This course will explore females that chose to marry foreign fighters tied to terrorism, specifically ISIS. Focus will be placed around Shannon Conley, the typical “girl next door”, who fell under the influence of Internet jihadi ideologies and decided to become an ISIS bride. The amount of female terrorists continues to rise in our society both domestically and internationally; therefore, this course will also examine the radicalization process of females and potential ways to combat this radicalization process.
This course will explore the application of science to criminal investigations. Emphasis will be placed on the recovery of evidence from the crime scene through the analysis at the crime lab, and its interpretation in the courts. Specific topics will include: the collection of evidence, death investigations, and the use of fingerprint, firearms, tool marks, and bloodstain pattern analysis. Analysis of drug tests and trace evidence (hair and fibers) will also be covered. Multiple case studies will be used to relate classroom principles to real world examples.
The United States Constitution is the operating manual of our government. This course examines how the criminal justice system is underpinned by that great document. Since the United States Constitution determines the processes and definitions of Criminal and Social Justice in our society, it is necessary to study the history and origins of applicable legal doctrines as they relate to the practices of today’s criminal justice system. We will utilize court cases involving the constitutionality of the administration of justice. We will examine these topics in a layered approach incorporating legal, empirical, and policy implementations. Ethical, procedural, and political issues will also be examined and debated.
Physical security includes an assembly (combination) of security-related equipment, devices, and technologies, designated and arranged to signal (alert) personnel to negative (loss causing) events or circumstances. Topics to be covered in this course include controlling and monitoring the access of persons and vehicles, prevention and detection of unauthorized intrusions and surveillance, safeguarding negotiable documents, proprietary information, merchandise, and buildings. Students will learn that critical to effective physical security is identifying and assessing the security (asset protection) requirements related to (anticipated) risks and threats to a given facility's perimeter, interior, and contents.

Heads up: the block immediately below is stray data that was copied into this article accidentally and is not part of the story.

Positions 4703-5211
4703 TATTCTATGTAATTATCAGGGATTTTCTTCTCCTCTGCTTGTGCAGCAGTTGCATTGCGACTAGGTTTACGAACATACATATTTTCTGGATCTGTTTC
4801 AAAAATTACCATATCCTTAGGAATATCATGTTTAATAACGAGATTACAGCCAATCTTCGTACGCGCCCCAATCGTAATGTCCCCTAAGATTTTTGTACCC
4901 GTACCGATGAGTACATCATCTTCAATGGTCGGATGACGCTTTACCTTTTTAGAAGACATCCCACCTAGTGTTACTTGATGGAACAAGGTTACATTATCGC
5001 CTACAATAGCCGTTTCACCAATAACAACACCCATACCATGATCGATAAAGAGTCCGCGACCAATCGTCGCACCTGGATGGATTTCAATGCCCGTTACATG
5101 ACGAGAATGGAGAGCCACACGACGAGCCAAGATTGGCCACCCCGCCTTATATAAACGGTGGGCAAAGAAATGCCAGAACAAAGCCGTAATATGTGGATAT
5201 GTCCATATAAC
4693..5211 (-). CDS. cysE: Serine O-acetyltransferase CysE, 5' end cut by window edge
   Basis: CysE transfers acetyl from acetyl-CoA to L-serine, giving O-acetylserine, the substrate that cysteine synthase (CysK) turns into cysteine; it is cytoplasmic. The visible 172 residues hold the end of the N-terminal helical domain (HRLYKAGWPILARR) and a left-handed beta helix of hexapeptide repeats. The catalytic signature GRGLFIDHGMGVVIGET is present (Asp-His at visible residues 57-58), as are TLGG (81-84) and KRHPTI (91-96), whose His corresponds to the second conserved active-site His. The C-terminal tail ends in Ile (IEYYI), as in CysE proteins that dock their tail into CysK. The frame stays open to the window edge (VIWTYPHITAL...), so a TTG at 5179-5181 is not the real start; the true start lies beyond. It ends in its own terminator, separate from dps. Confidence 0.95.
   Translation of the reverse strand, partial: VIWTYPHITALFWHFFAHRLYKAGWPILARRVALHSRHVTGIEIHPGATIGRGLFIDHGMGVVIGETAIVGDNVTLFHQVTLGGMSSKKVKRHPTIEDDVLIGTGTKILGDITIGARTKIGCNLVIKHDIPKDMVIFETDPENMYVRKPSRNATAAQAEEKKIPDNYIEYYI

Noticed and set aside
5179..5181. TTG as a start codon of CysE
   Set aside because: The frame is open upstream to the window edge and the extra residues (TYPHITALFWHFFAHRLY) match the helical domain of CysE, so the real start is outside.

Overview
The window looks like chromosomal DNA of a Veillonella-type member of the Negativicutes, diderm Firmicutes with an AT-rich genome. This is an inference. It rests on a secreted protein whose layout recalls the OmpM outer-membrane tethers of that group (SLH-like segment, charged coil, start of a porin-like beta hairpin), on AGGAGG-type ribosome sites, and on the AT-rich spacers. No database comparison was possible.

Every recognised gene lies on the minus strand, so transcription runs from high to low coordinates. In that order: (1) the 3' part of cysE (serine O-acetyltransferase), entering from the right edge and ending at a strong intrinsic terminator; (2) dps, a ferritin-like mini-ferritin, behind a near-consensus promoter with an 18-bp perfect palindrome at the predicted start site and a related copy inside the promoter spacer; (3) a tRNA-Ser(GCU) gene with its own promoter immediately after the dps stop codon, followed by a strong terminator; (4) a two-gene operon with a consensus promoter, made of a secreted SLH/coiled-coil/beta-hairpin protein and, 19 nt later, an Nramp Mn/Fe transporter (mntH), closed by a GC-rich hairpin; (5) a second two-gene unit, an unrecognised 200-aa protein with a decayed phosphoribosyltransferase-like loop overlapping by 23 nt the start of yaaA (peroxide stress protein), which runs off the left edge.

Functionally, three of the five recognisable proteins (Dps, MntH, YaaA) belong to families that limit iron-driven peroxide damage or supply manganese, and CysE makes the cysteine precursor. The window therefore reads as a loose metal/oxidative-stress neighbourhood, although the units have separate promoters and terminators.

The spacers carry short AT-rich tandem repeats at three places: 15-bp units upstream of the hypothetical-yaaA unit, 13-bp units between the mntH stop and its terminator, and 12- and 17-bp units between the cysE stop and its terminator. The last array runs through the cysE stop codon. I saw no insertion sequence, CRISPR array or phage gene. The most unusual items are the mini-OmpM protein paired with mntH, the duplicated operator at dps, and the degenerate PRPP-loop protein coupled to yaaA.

Specialty Courts are defined as those courts whom provide custom treatment to specific challenges; such as drug, veterans, mental health, homeless, domestic abuse, etc. This course examines how specialty courts operate within the criminal justice system. Emphasis is placed on the definitions and processes of specialty courts within both the Commonwealth of MA and the United States. We will utilize court cases to explore specialty courts in depth and will provide experiential learning opportunities for students to immerse themselves within specialty courts.
This course introduces students to scientific methodology as it relates to criminal justice in order for students to become researchers and understand the field of research as it relates to criminal justice. This course provides students with an understanding of the methods of research available to criminologists and the police. It also connects theory to data, and emphasizes the ability to comprehend the logic behind statistical tests of significance. Understanding the development and testing of hypotheses, data collection, data analysis, and presentation of findings is the underlying theme of the course.
Physical security includes an assembly (combination) of security related equipment, devices, and technologies, designated and arranged to signal (alert) personnel to negative (loss causing) event or circumstances. Topics to be covered in this course include controlling and monitoring the access of persons and vehicles, prevention and detection of unauthorized intrusions and surveillance, safeguarding negotiable documents, proprietary information, merchandise, and buildings. Students will learn that critical to effective physical security is identifying and assessing the security (asset protection) requirements related to (anticipated) risks and threats to a given facility’s perimeter, interior, and contents.
Is war likely between global powers like the United States and China? Could we see a nuclear conflict in the next decade? Is terrorism still a serious security risk? Should we see climate change as a security challenge? To answer these questions this course introduces its members to the foundations of the concept of ‘security’ and then applies them to contemporary case studies to illustrate their relevance. By focusing on both traditional and non-traditional security issues, the course seeks to provide students with analytical frameworks and the empirical basis for better understanding the complexity of contemporary global security issues.
Associate Dean for the Graduate School of Liberal Arts / Associate Professor of Criminal Justice, Program Chair of Criminal Justice & Criminal Psychology
Associate Professor of Criminal Justice